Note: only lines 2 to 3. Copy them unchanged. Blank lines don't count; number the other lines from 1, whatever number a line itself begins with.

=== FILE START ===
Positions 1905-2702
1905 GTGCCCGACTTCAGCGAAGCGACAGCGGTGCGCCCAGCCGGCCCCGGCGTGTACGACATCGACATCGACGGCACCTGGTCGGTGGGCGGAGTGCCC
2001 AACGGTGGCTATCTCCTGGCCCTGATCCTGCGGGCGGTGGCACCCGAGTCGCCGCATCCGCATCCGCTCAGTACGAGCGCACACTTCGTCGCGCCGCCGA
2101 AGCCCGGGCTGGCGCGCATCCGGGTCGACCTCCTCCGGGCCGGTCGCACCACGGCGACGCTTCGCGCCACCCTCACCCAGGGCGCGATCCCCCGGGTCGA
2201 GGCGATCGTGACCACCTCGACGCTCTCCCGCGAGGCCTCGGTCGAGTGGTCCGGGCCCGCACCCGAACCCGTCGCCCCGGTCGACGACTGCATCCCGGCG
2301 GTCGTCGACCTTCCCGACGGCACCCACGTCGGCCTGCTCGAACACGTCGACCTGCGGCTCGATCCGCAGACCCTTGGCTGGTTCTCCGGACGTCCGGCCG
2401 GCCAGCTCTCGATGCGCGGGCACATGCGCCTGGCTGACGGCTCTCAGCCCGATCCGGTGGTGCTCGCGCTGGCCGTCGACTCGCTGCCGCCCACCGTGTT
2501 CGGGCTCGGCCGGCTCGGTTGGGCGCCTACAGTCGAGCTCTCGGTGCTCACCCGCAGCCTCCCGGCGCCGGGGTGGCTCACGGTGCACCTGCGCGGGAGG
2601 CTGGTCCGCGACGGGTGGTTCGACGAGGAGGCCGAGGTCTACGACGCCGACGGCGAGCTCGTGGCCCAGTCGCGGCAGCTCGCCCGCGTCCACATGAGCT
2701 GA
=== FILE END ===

1905 GTGCCCGACTTCAGCGAAGCGACAGCGGTGCGCCCAGCCGGCCCCGGCGTGTACGACATCGACATCGACGGCACCTGGTCGGTGGGCGGAGTGCCC
2001 AACGGTGGCTATCTCCTGGCCCTGATCCTGCGGGCGGTGGCACCCGAGTCGCCGCATCCGCATCCGCTCAGTACGAGCGCACACTTCGTCGCGCCGCCGA